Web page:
Let me say a few words about our speaker. Dr. Jane Waldfogel has been a faculty member at Columbia University's School of Social Work since 1995 and this past year was appointed the Compton Foundation Centennial Professor of Social Work for the Prevention of Children's and Youth Problems. So congratulations.
In the School of Social Work at Columbia, she succeeded Sheila Kamerman in that position. She's also a visiting professor at the London School of Economics.
She received her PhD from the Kennedy School of Government, and she's widely regarded as one of the country's leading experts on the impact of public policies on child and family well-being.
Her current work focuses on work family policies, poverty, and understanding social mobility across countries. She has published over 100 articles and six books, including Britain's War on Poverty-- the subject of today's talk. She's also contributed important work to the topic of child maltreatment in the child protective services system in the United States, perhaps stemming from her experiences working for 10 years in the Massachusetts Department of Social Services as a social worker, a case practice specialist, and then a policy analyst.
Needless to say, we're very pleased that Jane has agreed to come to Cornell to give this lecture. So please join me in welcoming her to Cornell and the Bronfenbrenner Center.
So thank you, John, for that really nice introduction. And thank you for inviting me to come give this lecture today.
I knew of John Doris's work, but it wasn't really till I revisited his biography that I realized the full extent of his work. It's like anything else-- you know the part of the work that overlaps with what you do, so of course I knew his work around child abuse and neglect, child maltreatment, and the child welfare system, but of course his work went way beyond that.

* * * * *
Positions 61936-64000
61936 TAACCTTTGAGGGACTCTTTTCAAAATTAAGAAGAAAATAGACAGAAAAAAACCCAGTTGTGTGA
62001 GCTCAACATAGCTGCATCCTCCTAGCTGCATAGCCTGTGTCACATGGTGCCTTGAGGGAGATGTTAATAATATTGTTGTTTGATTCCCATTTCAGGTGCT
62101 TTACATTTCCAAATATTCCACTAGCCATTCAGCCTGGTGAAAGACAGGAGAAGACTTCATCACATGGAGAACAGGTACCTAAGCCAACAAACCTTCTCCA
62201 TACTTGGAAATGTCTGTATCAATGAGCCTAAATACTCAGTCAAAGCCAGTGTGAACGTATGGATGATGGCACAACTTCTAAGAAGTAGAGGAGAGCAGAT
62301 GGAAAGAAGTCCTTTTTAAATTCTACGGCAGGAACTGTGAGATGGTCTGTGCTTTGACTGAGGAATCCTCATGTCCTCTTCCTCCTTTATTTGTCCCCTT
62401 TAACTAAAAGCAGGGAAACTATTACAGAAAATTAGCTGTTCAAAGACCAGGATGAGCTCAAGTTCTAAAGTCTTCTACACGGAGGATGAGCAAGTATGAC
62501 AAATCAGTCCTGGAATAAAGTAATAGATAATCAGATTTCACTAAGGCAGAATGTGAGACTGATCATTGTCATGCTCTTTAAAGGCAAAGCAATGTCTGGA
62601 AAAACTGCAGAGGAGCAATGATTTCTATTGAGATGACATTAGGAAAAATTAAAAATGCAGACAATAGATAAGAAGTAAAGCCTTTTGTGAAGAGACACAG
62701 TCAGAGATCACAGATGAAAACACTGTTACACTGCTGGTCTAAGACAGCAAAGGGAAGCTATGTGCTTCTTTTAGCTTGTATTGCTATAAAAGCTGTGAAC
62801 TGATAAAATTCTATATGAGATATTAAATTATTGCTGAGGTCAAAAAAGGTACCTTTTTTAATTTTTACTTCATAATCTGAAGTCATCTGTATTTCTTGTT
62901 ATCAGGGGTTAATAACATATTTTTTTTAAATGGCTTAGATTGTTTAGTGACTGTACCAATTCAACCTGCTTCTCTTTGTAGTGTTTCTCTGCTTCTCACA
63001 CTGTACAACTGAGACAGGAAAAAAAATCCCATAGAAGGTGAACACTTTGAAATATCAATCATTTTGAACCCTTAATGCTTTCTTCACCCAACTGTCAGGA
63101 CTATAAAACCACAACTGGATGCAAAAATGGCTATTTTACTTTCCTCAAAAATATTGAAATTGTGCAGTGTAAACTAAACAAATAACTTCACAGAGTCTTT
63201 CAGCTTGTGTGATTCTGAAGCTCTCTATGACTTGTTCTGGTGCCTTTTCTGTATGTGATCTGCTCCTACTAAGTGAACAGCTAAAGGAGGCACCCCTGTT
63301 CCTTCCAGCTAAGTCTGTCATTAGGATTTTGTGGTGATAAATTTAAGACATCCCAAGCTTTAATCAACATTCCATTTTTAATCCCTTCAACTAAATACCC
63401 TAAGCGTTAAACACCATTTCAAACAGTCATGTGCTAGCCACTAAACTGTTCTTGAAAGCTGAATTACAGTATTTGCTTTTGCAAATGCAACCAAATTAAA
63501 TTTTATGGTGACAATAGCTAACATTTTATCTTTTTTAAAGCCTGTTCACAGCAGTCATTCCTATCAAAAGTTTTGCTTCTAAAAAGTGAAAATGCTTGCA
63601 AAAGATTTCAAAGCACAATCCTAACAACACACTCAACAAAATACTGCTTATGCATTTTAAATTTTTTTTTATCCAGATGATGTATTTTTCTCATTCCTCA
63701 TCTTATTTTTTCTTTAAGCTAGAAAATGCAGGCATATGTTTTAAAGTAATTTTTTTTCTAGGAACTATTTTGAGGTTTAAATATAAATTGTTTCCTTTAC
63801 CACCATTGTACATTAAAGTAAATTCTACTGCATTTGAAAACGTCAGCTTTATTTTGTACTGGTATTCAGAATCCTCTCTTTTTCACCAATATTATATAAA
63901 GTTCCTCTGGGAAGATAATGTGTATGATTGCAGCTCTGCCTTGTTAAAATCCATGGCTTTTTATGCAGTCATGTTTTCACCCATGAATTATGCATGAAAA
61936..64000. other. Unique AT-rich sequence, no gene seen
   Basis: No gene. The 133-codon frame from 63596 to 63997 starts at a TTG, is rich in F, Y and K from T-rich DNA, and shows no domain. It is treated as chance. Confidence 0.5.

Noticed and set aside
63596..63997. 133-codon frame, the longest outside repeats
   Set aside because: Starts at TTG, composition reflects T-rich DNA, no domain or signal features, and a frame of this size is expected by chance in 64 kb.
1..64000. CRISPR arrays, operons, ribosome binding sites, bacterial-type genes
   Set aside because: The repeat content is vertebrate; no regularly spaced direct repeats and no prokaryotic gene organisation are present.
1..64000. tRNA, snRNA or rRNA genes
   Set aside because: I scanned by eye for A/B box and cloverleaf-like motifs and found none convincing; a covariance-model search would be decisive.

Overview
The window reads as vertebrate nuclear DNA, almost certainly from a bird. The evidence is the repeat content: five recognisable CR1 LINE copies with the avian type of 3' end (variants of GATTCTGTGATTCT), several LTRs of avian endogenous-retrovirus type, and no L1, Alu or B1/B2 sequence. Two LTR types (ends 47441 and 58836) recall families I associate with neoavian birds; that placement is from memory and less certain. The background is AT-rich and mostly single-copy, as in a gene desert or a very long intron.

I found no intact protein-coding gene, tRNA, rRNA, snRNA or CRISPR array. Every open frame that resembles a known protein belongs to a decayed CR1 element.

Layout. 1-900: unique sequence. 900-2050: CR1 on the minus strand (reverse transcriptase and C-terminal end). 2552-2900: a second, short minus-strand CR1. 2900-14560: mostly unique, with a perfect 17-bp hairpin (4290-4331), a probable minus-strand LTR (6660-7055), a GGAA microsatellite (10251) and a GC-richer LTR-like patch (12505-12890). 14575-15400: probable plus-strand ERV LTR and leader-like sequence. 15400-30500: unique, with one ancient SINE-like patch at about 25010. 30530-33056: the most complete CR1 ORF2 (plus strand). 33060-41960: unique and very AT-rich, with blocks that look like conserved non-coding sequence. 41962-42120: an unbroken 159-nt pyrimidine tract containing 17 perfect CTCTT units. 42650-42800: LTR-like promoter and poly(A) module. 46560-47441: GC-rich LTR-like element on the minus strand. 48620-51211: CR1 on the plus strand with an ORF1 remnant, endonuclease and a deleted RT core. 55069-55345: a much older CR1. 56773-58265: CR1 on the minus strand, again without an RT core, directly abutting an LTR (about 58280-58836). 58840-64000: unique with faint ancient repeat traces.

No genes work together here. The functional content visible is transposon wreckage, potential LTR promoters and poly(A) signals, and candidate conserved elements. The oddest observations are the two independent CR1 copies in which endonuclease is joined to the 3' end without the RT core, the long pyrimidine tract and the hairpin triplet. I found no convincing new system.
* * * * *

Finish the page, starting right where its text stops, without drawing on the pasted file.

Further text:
And so it's such an honor to be invited to give this lecture in his memory. And a great pleasure to visit Cornell and visit this new center, so congratulations to you all for joining the two centers together. And the sum will be even-- the whole will be greater than the sum of the parts. So yeah, it's very nice to be here.
So I'm going to talk about what we can learn from Britain's war on poverty. And as John was saying in his introduction, this is somewhat reminiscent of what some of us will remember as the US War on Poverty. And some of us will even remember President Lyndon Johnson declaring war on poverty.
And I'll spare you my LBJ imitation, although it's actually reasonably good. At the time, we all were very aware of that kind of southern Texas drawl that he had, and I actually had a pretty decent imitation in those days, but I'm going to spare you that.
But-- "this administration, today, here and now, declares unconditional war on poverty in America. It will not be a short or easy struggle-- no single weapon or strategy will suffice-- but we shall not rest until that war is won."
And this launched a host of programs that we're all familiar with. Things like Head Start and many, many more.
I think what's less familiar with us in this country-- less familiar to us-- is that 35 years later, a British Prime Minister, Tony Blair, declared his own war on poverty.
So this is sort of an equally famous quote in the British context. "Our historic aim will be for ours to be the first generation to end child poverty. It will take a generation. It is a 20-year mission. But I believe that it can be done if we reform the welfare state and build it around the needs of families and children."
So what I'm going to talk about today is, where did this pledge come from? This is a pretty amazing pledge-- to declare war on poverty and to make a commitment to end child poverty. What did the British government do? What were the results?